Pregnancy:Should I Stop Exercising?Posted on 2013-03-25 22:00:33
Dear Ask A Doc, I am currently 5 months pregnant and I have been enjoying an uneventful pregnancy. I have been trying to exercise consistently since the beginning of the pregnancy. Initially I was jogging slowly but I have recently reduced this to walking. The only concern has been that sometimes I have been feeling short of breath. I think this may just be associated with the level of exercise but it has persisted even after cutting back to walking. However, after resting I am able to catch my breath. Should I stop exercising? How do I know when I should stop exercising? Concerned mother. Dear Concerned mother, Thank you for raising this very important question. First and foremost, you should stop exercising until you can visit your doctor for examination and advice based on the findings of that evaluation. Exercise though recommended in pregnancy, it needs to be safe for both mother and baby. As you presume, shortness of breathe could be related to the exertion during exercise, but it may also be an indicator of a medical condition. It is therefore prudent to be more cautious especially in pregnancy, and have this evaluated by your doctor as soon as possible. There are other symptoms that pregnant mothers should look out for when exercising, and should be evaluated further by a doctor before continuing with exercise. These include:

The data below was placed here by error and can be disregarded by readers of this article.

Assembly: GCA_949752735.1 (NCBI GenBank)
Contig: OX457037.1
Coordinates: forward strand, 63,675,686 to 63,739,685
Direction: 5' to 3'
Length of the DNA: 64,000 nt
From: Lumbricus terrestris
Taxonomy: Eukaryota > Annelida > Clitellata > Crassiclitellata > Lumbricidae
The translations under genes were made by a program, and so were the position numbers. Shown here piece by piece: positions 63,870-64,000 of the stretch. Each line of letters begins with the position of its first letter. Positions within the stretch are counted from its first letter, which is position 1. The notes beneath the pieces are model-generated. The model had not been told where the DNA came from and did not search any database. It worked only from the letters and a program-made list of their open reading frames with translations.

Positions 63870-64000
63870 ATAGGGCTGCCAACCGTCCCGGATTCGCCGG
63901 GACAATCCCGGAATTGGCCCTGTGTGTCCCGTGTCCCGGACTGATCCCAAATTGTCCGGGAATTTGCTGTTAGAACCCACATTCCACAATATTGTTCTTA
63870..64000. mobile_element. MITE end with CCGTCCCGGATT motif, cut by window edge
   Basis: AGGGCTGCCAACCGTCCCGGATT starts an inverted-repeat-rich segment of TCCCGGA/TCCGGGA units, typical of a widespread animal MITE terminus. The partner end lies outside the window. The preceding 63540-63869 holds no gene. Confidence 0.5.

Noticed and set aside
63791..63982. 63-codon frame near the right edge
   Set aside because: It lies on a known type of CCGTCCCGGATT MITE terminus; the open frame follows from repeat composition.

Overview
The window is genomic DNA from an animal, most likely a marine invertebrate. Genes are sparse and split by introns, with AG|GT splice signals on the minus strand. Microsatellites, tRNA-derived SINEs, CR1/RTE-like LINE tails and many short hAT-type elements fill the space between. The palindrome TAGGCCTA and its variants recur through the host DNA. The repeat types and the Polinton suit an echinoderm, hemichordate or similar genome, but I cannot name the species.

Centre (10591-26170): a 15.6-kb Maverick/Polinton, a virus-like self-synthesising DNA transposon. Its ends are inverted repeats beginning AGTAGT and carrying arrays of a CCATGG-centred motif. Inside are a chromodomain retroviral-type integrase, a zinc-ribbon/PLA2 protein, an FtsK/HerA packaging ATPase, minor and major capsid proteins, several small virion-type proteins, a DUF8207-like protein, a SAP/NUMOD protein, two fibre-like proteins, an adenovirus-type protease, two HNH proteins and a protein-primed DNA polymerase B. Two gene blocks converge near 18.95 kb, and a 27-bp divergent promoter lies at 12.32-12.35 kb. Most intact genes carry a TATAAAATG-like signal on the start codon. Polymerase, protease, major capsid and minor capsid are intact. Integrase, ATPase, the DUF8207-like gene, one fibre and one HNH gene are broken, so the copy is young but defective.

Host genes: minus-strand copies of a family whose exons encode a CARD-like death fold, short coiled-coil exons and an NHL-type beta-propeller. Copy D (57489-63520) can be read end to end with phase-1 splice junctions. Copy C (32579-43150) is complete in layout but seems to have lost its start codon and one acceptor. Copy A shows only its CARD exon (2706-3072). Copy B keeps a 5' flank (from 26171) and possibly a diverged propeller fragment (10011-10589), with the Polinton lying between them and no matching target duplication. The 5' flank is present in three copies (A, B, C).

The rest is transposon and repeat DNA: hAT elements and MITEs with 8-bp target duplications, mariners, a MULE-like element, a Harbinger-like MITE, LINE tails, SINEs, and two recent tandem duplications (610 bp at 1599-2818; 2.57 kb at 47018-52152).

- Contractions – any pain in the abdomen that comes on and off, increasing with intensity may be arising from the uterus and hence exercise should be discontinued.
- shortness of breath – any difficulty in breathing including wheezing
- dizziness or faintness even without actually fainting
- difficulty walking
- chest pain or chest tightness
- pain in the leg, and especially if accompanied by swelling. The risk of deep venous thrombosis (clots in the veins) is higher in pregnancy and needs to be ruled out when these symptoms occur.
- fluid leaking from the vagina – clear fluid leaking from the vagina and running down the leg may be amniotic fluid, which may indicate the premature rupture of membranes and/or premature labor.
- vaginal bleeding – bleeding/spotting may indicate a threatened miscarriage
- reduced fetal movement – once the fetal movements begin, a noticeable reduction in the frequency of movement should be immediately assessed by a doctor.
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